Protecting Property Rights, Preserving Federalism and Saving Wetlands
Wednesday, October 25, 2006
by Daniel R. Simmons, J.D. and H. Sterling Burnett, Ph.D.
Table of Contents
From Swamps to Wetlands
"For more than 100 years, the federal government encouraged states to drain wetlands."
The federal government historically viewed wetlands as an obstacle to progress and a nuisance. Swamps bred mosquitoes, which spread malaria and other diseases, so draining them was a high priority. Beginning with the Swamp Lands Act of 1849, the federal government distributed some 65 million acres to 15 states for reclamation purposes.1 The federal grants were predicated on draining the swamps to "improve" them. Leading farm states such as California, Illinois, Iowa, Indiana and Ohio have eliminated more than 85 percent of their original wetlands acreage.2 [See Figure I.] Thus, much of the current debate revolves around activities in states that still have a sizable portion of their original wetlands, along with smaller areas in states that developed their wetlands earlier.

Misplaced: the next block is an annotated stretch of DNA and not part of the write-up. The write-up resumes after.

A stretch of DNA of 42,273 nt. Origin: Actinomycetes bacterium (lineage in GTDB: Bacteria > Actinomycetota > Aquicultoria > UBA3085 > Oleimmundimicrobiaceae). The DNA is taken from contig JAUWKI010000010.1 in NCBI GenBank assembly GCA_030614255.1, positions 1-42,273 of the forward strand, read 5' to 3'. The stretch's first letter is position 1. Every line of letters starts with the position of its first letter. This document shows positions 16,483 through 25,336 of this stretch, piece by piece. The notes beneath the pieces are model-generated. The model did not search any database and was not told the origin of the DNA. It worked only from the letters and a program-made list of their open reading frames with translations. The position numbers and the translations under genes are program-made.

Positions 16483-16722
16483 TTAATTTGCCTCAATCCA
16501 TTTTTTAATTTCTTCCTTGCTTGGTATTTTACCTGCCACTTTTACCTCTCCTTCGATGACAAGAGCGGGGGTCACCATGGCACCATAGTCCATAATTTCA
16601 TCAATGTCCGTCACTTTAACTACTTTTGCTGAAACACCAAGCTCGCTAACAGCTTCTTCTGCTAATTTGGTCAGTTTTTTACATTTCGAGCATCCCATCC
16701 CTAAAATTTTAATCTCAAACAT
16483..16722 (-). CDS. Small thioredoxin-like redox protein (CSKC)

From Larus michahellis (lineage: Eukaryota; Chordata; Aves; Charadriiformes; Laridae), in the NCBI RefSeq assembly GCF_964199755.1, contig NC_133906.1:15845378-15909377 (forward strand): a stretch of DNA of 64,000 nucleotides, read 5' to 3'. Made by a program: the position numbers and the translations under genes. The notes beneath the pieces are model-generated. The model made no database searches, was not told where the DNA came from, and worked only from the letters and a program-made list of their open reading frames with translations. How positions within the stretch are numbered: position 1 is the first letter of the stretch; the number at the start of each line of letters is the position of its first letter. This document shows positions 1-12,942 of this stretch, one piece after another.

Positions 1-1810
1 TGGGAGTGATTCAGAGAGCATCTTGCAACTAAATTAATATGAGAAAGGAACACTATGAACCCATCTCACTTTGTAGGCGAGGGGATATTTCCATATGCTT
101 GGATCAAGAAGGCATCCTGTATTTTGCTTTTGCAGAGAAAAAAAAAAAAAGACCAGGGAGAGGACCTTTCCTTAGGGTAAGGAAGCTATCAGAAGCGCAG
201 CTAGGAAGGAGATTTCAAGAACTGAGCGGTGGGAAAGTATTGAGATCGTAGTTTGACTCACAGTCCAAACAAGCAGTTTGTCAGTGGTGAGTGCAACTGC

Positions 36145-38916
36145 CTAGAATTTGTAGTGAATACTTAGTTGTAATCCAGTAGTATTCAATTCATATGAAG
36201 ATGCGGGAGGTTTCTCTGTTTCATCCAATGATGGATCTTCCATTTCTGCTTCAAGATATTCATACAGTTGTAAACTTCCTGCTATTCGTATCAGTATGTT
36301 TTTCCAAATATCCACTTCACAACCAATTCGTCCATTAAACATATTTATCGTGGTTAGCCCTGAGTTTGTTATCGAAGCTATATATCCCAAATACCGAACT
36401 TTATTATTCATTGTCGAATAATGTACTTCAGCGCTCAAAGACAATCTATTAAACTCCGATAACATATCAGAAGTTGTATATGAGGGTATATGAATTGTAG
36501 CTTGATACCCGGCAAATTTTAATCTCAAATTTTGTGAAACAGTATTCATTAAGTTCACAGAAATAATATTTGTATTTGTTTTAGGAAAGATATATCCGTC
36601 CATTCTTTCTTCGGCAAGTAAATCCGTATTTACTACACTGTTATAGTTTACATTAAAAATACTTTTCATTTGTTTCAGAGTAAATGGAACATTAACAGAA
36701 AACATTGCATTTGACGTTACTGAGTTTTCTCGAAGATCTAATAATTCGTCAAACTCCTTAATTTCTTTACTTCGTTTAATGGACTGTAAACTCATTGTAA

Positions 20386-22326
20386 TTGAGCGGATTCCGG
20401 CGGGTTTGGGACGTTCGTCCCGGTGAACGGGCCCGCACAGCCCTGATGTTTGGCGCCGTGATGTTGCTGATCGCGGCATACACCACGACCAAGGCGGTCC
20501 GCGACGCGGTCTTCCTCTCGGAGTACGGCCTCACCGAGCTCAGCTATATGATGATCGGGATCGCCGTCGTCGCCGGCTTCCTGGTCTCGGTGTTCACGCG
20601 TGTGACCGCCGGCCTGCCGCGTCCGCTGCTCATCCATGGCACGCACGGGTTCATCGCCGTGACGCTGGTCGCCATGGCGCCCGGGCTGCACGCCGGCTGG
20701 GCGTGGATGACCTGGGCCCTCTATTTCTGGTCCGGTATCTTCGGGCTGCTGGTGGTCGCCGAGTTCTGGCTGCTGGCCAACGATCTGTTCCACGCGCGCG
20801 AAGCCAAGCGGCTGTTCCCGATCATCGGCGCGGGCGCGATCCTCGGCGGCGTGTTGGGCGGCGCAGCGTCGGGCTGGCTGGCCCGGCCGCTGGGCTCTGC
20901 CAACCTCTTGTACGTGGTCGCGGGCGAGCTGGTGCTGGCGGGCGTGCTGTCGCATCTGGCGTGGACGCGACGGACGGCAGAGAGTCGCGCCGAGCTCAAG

"As a result, more than half of U.S. wetlands have been lost."
At the turn of the 20th century, courts supported the federal government's role in converting wetlands. Indeed, the U.S. Supreme Court characterized wetlands as the cause of malarial and malignant fevers and proclaimed "the police power is never more legitimately exercised than in removing such nuisances."3 Given this historic attitude toward wetlands, it is not surprising that the United States has lost more than half of all the wetlands that existed in colonial times.4 [See Figure II.]